5 December 20171 Thessalonians 2:1-8
“…nor did we seek praise from mortals, whether from you or from others, though we might have made demands as apostles of Christ.” (vv. 6-7)
Psalm: Psalm 132
Paul had many critics and in this section of the letter he refers to these criticisms. His mention of the rough time he had in Philippi (verse 2) had caused his enemies to think of him as a criminal. The other accusations were of delusion, impurity, seeking to delude others, or to please the people rather than to please God (verses 3-4), but the accusation (verse 5) that he was preaching the gospel for what he could get out of it for himself was particularly hurtful. He refutes this strongly (verses 6-8) by pointing out the loving care that was at the heart of his dealings with people; that compassion was inspired by the gospel he preached.
Those who answer the call to preach the gospel often find themselves accused of having ulterior motives. Paul appears to have been strong enough to defend himself against these accusations, but they had damaged his reputation in certain areas and led to persecution. He knows he will have the support of the Thessalonian Christians. That caring support is needed for all who are preaching the gospel today. They need our prayers.
God, you have called many, through Jesus,
to be your disciples and to be sent out among your people
with a message of hope and love, forgiveness and reconciliation.
But it is not always easy to be confident about speaking out your good news. Sometimes it is because there is a fear that people will be hostile. Sometimes it is because there is a suspicion that people are indifferent to what needs to be said. Sometimes it is because there is a danger of being challenged. Sometimes it is because the message has been rejected in the past. Sometimes it is because there is always the possibility of being accused of having false motives for the work.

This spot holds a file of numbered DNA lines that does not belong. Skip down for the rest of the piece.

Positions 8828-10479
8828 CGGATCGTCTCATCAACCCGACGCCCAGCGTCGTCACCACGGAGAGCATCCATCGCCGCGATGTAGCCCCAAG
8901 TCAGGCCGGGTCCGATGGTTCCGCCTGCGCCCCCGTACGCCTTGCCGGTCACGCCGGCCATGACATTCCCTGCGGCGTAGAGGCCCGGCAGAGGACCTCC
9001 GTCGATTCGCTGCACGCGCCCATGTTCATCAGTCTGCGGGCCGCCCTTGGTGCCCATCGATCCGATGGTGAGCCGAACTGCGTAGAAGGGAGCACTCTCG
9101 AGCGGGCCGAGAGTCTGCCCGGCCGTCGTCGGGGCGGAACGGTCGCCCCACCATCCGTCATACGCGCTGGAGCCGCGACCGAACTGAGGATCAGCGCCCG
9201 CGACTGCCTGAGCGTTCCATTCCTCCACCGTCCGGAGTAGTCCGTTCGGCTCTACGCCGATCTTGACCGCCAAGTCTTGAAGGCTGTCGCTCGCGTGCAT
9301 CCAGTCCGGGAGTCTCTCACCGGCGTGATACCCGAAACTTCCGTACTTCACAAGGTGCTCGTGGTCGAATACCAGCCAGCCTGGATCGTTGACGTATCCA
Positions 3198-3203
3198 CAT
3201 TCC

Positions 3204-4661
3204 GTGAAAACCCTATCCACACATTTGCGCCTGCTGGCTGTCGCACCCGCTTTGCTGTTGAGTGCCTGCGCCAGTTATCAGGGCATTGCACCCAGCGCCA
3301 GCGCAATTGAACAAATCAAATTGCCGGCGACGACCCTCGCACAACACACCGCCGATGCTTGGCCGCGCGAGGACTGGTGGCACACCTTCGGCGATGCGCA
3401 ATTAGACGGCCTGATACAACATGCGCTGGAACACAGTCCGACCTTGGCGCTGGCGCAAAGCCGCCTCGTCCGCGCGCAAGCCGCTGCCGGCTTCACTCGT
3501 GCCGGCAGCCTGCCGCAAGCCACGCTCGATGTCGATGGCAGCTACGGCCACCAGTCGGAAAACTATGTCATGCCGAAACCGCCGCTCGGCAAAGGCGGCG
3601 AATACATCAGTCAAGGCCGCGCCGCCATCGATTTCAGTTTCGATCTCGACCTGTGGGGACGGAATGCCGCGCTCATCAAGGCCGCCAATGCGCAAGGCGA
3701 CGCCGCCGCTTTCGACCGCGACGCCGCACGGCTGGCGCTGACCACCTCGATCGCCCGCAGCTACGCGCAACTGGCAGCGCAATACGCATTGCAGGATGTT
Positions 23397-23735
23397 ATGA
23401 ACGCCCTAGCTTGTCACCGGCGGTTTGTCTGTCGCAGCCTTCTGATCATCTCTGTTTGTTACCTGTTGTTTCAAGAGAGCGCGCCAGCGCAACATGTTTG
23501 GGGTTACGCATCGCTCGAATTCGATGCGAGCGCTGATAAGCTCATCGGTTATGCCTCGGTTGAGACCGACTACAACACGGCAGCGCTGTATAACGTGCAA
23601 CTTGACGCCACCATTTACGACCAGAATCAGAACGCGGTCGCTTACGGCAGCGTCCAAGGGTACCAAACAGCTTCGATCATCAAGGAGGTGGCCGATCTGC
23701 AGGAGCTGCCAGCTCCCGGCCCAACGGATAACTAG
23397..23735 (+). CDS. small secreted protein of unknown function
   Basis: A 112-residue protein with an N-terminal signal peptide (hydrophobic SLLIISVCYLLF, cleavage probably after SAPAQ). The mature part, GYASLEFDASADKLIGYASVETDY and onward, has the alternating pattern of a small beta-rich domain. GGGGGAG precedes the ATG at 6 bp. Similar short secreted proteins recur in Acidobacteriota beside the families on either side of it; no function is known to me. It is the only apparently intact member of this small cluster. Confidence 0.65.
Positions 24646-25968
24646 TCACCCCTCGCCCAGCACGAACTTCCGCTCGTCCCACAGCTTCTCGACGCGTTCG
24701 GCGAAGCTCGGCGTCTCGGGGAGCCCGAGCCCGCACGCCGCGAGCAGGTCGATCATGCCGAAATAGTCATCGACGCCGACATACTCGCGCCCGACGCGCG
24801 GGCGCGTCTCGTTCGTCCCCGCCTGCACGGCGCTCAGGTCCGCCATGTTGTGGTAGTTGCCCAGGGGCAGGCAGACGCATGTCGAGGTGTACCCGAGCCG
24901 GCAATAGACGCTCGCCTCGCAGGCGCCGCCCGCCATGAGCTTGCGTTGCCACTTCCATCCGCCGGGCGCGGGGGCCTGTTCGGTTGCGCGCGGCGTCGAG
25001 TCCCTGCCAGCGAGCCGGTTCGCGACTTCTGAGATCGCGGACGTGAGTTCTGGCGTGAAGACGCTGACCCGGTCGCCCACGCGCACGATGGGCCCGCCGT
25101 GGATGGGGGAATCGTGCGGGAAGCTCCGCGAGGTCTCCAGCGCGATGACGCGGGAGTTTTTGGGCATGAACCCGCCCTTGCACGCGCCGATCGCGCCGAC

Teach us all the gentle way of approaching the subject of faith.
Show us how to be sensible and sensitive in our approach
and careful with the words we speak.
Remind us that actions are often more important than words
and that a gesture of understanding, or a helping hand, or a shoulder to cry on
may be just the thing that is needed to show compassion and care.
Taking your message to people who do not know that they need to hear it is a very difficult thing to do.
Bless and guide us all as we try to follow your calling
to take your love to your people.
- What do you think about the usefulness of preaching in today's world?
- Have you ever had your motives for being a Christian challenged? If so, how did you respond?